Ugly Divorces Affect Us All
Ugly divorces hurt us all. Resolving divorce and family law matters in a non-adversarial process benefits us all.
The destructive effects of an ugly divorce almost always reverberate throughout a community. They can destroy friendships, parent and child relationships, extended family relationships, and even church affiliations. Ugly divorces can destroy families forever. Teachers, therapists, clergy, co-workers, friends, and family can become involved whether they asked to or not. They can be required to miss days of work and pay when they are hauled into court or a lawyer’s office to testify. They can spend hours on the phone helping someone through the latest crisis or battle. None of these people want to be involved in someone else’s ugly divorce.
The kids, the couples’ creditors, and family members who may be called on to foot the legal bills feel the financial devastation of expensive divorce. Some couples never recover financially. The costs of adversarial divorces consume retirement accounts, home equity, and college funds. Ugly divorces have pushed more than one couple into bankruptcy.
Further, our courts are greatly overburdened by needless lawsuits. The system simply cannot keep up. The Wake County Family Court is drowning in cases filed by people who have already been to court multiple times. These people are filing “show-cause” actions to continue their fight well after a judge has decided their legal issues. It has become so bad that that Wake County Family Court has instituted a mandatory mediation program for show-cause actions in an effort to reduce the backlog. Because the court system is financially stretched to the limit, these mediators work for free. Cases that can be resolved in other avenues clog the system and consume the court’s resources.
If more of the resolvable cases were settled prior to a lawsuit, the court would require less personnel and fewer resources. Given that our tax dollars largely pay for our courts, that would help us all. If nothing else, the court would use the same personnel and resources to process cases faster and more effectively.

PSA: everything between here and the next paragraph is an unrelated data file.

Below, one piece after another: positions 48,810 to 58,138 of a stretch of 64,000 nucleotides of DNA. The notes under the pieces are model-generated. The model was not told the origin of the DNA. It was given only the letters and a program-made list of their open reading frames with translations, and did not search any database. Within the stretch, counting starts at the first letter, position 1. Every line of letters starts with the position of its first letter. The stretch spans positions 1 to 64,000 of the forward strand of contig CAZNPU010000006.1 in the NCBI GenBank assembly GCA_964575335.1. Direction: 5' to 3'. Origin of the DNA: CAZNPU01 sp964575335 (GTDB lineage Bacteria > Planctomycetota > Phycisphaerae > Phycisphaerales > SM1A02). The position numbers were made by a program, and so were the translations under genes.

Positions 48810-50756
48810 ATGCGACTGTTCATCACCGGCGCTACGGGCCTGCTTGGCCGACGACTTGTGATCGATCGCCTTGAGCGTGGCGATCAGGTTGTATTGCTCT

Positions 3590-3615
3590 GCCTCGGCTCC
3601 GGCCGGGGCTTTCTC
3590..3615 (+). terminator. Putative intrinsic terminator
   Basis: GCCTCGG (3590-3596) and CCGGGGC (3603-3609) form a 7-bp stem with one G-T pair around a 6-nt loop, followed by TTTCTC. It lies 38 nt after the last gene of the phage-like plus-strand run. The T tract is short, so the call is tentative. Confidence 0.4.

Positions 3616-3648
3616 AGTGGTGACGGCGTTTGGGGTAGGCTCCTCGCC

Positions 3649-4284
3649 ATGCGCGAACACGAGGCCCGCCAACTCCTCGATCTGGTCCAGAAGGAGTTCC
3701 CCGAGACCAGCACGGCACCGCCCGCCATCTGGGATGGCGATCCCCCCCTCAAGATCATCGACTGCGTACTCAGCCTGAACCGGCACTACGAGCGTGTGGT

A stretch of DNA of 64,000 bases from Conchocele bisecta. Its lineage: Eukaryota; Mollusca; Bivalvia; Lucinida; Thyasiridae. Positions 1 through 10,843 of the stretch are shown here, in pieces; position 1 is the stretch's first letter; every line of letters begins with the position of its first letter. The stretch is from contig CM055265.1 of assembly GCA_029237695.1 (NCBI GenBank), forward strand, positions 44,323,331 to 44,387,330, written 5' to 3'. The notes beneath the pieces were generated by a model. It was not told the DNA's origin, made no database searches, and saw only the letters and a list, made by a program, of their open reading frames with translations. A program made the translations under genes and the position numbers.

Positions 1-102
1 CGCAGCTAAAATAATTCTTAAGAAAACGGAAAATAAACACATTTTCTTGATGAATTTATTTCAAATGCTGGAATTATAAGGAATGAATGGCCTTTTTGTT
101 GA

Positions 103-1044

Further, we would all enjoy a better court system if we reserved the courts for the matters that truly needed the enormous resources that the court system burns. If the resolvable cases were removed from the courts, then the truly unresolvable matters could be heard and decided much faster than they are today. Due to the backlog of cases, it can take years for a case to be heard. Court calendars on any given day are usually filled with two to ten times the number of cases that the court can hear in a day. It is typical for a Wake County Family Court Calendar to have 50 hours of cases scheduled for 6.5 hours of actual “on the record” time per day.
Removing cases that do not actually need to be addressed by a judge allows a court to swiftly and efficiently decide the rare but important unresolvable cases for the rest of us.
Plus, wouldn’t we all be happier if there was less jury duty to go around?
The bottom line is that it is up to us (the public and attorneys), not the government, to exercise better judgment about how we use our courts. There are so many excellent processes for resolving disputes without the courts that only the rare dispute truly needs to be brought in court. Whether through Collaborative Law, mediation, arbitration, neutral evaluation or some other dispute resolution process, we would all benefit from resolving our family law disputes, as well as other disputes, outside of the courtroom.
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